Frankenstein security as companies suffer ‘cloud security readiness gap’

Published on the 21/05/2020 | Written by Heather Wright

Cloud security readiness

Cloud data security keeping IT teams up at night…

The continuing move to the cloud is challenging security preparedness and configuration management with a ‘Frankenstein-like’ patchwork of security tools and processes putting pressure on IT teams.

The KPMG and Oracle Cloud Threat Report 2020 paints a picture of IT teams scrambling to play whack a mole as companies’ adoption of cloud outpaces the businesses’ ability to secure cloud services. That, KPMG and Oracle say, is leaving a ‘palpable’ cloud security readiness gap.

The third annual report found 78 percent of organisations surveyed are using more than 50 discrete cybersecurity products. As if 50 products wasn’t a big enough headache, 37 percent say they’re using more than 100 cybersecurity offerings.

“Until security becomes the cultural norm, DevSecOps serves as a call to action.”

It’s a problem KPMG says, that is creating opportunities for data loss, with IT professionals concerned about the patchwork of security products being used and that the products were rarely configured correctly.

Organisations who discovered misconfigured cloud services reported experiencing 10 or more data loss incidents in the last year. Leading the way as the most common types of misconfigurations: Over-privileged accounts, exposed web servers and other types of server workloads and a lack of multi-factor authentication for access to key services.

While companies are increasingly comfortable with cloud – 40 percent of respondents viewed public cloud as ‘much more’ secure than their own data centres – the majority (92 percent) also don’t believe their organisation is well prepared to secure public cloud services.

Fifty-one percent said between 21 percent and 40 percent of their business critical applications are already consumed as software-as-a-service. When it comes to consuming business-critical applications as a service, respondents cited on average a nine percent increase over the next 24 months.

“This shift to SaaS for those applications that are truly mission-critical is another indicator that businesses are comfortable with the security posture of cloud service providers,” the report says.

“Indeed, the applications that are the backbone of business operations – ERP, customer relationship management, human capital management, IT service management and more – are now in the process of moving to the cloud.”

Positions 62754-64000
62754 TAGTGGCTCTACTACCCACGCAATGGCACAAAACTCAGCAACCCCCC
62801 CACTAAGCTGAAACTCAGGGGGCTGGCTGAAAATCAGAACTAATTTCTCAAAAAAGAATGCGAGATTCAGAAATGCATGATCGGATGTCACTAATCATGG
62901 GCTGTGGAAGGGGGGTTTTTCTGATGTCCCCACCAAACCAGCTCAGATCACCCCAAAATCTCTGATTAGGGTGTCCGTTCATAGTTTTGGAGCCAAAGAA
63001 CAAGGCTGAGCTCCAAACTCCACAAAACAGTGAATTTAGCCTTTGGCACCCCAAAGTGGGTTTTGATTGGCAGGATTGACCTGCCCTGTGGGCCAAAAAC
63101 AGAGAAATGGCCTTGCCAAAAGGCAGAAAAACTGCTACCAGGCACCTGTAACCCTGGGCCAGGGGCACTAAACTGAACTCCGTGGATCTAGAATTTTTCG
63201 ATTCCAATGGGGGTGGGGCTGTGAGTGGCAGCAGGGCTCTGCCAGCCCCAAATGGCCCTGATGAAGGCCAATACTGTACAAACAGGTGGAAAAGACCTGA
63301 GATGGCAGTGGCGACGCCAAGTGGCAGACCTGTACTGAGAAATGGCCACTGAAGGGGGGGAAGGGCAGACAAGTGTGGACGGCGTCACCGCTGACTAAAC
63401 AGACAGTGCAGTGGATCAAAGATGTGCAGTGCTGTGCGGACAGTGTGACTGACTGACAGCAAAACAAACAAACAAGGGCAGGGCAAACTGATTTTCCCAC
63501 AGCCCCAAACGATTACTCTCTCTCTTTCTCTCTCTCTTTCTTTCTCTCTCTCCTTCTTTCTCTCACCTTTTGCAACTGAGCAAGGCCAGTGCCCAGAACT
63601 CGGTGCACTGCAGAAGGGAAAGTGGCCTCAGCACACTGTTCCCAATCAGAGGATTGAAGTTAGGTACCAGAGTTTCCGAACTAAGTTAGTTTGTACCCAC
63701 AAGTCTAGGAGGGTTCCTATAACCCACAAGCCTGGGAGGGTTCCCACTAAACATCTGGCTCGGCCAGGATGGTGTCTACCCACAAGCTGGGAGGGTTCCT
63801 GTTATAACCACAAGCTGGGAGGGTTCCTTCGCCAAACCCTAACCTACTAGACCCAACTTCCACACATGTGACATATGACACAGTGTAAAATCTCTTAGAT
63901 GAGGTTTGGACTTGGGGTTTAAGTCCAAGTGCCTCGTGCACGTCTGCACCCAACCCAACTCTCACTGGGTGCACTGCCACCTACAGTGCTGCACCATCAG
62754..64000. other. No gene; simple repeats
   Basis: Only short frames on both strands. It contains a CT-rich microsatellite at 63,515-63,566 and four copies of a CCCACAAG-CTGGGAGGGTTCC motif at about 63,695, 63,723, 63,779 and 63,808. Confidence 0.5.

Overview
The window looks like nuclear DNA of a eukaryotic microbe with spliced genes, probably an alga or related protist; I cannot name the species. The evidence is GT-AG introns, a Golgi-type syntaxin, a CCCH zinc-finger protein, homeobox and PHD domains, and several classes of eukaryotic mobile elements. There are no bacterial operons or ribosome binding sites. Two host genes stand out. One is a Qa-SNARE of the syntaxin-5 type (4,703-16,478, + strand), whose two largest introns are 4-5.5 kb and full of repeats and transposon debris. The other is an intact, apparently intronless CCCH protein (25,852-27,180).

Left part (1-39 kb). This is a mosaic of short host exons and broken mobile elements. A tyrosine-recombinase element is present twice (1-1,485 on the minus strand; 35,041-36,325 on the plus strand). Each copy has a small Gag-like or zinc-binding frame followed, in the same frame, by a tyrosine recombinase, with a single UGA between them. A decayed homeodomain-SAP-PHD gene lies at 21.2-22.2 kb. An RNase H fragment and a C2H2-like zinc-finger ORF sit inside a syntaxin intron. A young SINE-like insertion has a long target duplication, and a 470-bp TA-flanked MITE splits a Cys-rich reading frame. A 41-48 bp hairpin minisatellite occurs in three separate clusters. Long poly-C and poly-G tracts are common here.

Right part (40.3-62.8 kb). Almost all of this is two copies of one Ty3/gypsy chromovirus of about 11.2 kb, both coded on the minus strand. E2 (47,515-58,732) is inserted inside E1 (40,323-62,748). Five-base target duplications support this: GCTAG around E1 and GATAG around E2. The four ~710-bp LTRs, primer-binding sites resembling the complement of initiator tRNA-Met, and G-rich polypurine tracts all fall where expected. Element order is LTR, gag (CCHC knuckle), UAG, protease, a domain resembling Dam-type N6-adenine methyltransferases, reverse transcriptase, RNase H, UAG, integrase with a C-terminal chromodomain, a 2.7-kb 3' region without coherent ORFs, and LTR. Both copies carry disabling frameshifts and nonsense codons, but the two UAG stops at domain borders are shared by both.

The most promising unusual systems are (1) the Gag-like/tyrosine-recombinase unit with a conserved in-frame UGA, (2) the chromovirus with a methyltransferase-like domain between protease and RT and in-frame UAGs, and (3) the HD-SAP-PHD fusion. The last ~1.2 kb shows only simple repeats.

Infrastructure as a service and Platform as a service are also seeing an uptick, KPMG says.

But the cloud move is coming at a cost: 92 percent admit there’s a gap between current and planned cloud usage and the maturity of their cloud security program with 44 percent saying that public cloud security readiness gap is ‘wide’.

At the heart of the issue, according to KPMG is the consumption of cloud by business units – and their view that security teams will simply slow things down.

“Cloud services and applications are often consumed by a business unit outside of the purview of the centralised IT and cybersecurity teams. Then, as lines of business realise rapid time to value, use expands.

“Collaboration with the cybersecurity team is perceived as threatening to throttle speed. Herein lies the issues of velocity outpacing security readiness and the need for a cultural shift in how organisations approach cybersecurity.”

There are also new blind spots forming as IT teams and cloud service providers work to understand individual responsibilities in securing data.

The lack of visibility from operating in someone else’s data centre and sharing responsibility has led to a common refrain: A lack of visibility which has created a series of configuration management challenges.

Nearly 30 percent said identifying software vulnerabilities and remediation was the most important area to improve security visibility, with 28 percent citing the ability to identify workload configurations that are out of compliance, and 27 percent wanting an audit trail of all system level activity.

So what’s the solution? According to KPMG it’s that old catchall of having a ‘security-first model’.

“To be able to manage [the] increased threat level in this new reality, it is essential that CISOs build security into the design of cloud migration and implementation strategies, staying in regular communication with the business,” says Tony Buffomante, KPMG cyber security services global co-leader.

IT teams and cloud service providers must work together to build that security-first culture, which includes hiring, training and retaining skilled IT security professionals and constantly improving the processes and technologies used.

Specifically, KPMG references the emergence of DevSecOps, automating cybersecurity processes and controls via integration with the continuous integration and continuous delivery toolchain that orchestrates the application lifecycle.

“Some view the term as nebulous and in need of a clear definition. Others assume that DevOps already includes security, obviating the need for the term. It is the view of this year’s report that until security becomes the cultural norm, DevSecOps serves as a call to action.”

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